15. Thomas Mayer, 2001. "The role of ideology in disagreements among economists: a quantitative analysis," Journal of Economic Methodology, Taylor & Francis Journals, vol. 8(2), pages 253-273.
    16. Robert Goldfarb, 1995. "The economist-as-audience needs a methodology of plausible inference," Journal of Economic Methodology, Taylor & Francis Journals, vol. 2(2), pages 201-222.
    17. Hausman,Daniel M., 1992. "The Inexact and Separate Science of Economics," Cambridge Books, Cambridge University Press, number 9780521415019.
    18. McAleer, Michael & Pagan, Adrian R & Volker, Paul A, 1985. "What Will Take the Con out of Econometrics?," American Economic Review, American Economic Association, vol. 75(3), pages 293-307, June.
    19. Keuzenkamp, Hugo A. & Magnus, Jan R., 1995. "On tests and significance in econometrics," Journal of Econometrics, Elsevier, vol. 67(1), pages 5-24, May.
    20. Aris Spanos, 2001. "Revisiting data mining: 'hunting' with or without a license," Journal of Economic Methodology, Taylor & Francis Journals, vol. 7(2), pages 231-264.
    21. Hausman,Daniel M., 1992. "The Inexact and Separate Science of Economics," Cambridge Books, Cambridge University Press, number 9780521425230.
    22. Lovell, Michael C & Selover, David D, 1994. "Software Reviews," Economic Journal, Royal Economic Society, vol. 104(424), pages 713-726, May.
    23. Backhouse, R.E., 1992. "The Significance of Replication in Econometrics," Discussion Papers 92-23, Department of Economics, University of Birmingham.
    24. Leontief, Wassily, 1971. "Theoretical Assumptions and Nonobserved Facts," American Economic Review, American Economic Association, vol. 61(1), pages 1-7, March.
    25. Keuzenkamp, Hugo A & McAleer, Michael, 1995. "Simplicity, Scientific Interference and Econometric Modelling," Economic Journal, Royal Economic Society, vol. 105(428), pages 1-21, January.
    Full references (including those not matched with items on IDEAS)

    More about this item

    Keywords

    econometric; models; theories;

    JEL classification:

    • C1 - Mathematical and Quantitative Methods - - Econometric and Statistical Methods and Methodology: General
    • C9 - Mathematical and Quantitative Methods - - Design of Experiments

    Statistics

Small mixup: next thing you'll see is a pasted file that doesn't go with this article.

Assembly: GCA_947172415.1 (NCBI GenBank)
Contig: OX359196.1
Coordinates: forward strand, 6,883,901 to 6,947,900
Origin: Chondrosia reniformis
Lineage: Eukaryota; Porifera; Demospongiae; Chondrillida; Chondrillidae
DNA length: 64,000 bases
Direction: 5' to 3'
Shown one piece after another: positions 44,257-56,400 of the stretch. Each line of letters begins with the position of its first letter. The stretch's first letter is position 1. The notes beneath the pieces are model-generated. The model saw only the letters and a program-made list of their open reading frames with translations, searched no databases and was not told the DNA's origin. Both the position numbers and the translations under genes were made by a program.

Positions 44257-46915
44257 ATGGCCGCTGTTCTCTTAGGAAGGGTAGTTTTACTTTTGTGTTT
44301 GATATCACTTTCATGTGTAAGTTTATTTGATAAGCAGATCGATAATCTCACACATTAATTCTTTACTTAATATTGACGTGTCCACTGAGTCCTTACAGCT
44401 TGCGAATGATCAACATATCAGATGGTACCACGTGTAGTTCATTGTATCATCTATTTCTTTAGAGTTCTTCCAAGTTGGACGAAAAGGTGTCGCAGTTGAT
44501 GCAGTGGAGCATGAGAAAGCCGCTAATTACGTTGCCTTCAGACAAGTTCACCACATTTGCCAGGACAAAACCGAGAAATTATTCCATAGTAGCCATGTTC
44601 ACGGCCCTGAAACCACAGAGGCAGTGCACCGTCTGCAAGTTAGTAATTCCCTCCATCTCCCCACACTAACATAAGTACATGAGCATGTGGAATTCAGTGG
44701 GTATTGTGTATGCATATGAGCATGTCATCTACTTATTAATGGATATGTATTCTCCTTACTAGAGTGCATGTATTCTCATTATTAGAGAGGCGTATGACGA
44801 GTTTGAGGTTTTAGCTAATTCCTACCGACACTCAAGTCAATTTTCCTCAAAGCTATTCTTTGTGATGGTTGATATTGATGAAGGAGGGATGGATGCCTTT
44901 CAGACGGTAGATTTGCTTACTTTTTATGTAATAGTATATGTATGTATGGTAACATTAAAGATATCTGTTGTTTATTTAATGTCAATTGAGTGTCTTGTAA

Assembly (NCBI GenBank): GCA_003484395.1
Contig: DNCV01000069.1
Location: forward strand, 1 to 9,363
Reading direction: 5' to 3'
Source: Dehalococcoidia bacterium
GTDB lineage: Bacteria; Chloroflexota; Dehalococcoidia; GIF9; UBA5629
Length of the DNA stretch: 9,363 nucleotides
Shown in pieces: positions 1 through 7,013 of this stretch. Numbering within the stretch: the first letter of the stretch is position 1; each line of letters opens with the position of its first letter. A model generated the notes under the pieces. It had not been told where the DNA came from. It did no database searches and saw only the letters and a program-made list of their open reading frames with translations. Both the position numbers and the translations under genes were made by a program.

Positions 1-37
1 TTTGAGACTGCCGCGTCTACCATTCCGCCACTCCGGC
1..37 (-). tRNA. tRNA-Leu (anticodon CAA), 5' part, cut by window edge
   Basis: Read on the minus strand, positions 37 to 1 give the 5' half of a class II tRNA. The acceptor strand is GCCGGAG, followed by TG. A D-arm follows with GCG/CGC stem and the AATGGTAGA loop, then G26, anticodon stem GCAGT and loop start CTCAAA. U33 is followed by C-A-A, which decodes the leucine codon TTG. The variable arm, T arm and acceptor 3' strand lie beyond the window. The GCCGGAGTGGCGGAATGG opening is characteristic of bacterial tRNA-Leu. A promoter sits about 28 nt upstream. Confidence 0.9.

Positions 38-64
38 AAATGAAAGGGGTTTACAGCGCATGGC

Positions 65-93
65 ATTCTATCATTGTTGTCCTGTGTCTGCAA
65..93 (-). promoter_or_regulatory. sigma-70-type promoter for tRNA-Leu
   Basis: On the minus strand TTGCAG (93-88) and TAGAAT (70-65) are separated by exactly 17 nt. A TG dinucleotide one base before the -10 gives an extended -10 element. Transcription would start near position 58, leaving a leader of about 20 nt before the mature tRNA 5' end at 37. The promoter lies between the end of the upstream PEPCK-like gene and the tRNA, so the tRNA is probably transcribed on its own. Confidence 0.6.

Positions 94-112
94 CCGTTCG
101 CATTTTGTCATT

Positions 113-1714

Access and download statistics

    Corrections

    All material on this site has been provided by the respective publishers and authors. You can help correct errors and omissions. When requesting a correction, please mention this item's handle: RePEc:cda:wpaper:06-20. See general information about how to correct material in RePEc.

    For technical questions regarding this item, or to correct its authors, title, abstract, bibliographic or download information, contact: (Scott Dyer). General contact details of provider: http://edirc.repec.org/data/educdus.html .

    If you have authored this item and are not yet registered with RePEc, we encourage you to do it here. This allows to link your profile to this item. It also allows you to accept potential citations to this item that we are uncertain about.

    If CitEc recognized a reference but did not link an item in RePEc to it, you can help with this form .

    If you know of missing items citing this one, you can help us creating those links by adding the relevant references in the same way as above, for each refering item. If you are a registered author of this item, you may also want to check the "citations" tab in your RePEc Author Service profile, as there may be some citations waiting for confirmation.

    Please note that corrections may take a couple of weeks to filter through the various RePEc services.

    IDEAS is a RePEc service hosted by the Research Division of the Federal Reserve Bank of St. Louis . RePEc uses bibliographic data supplied by the respective publishers.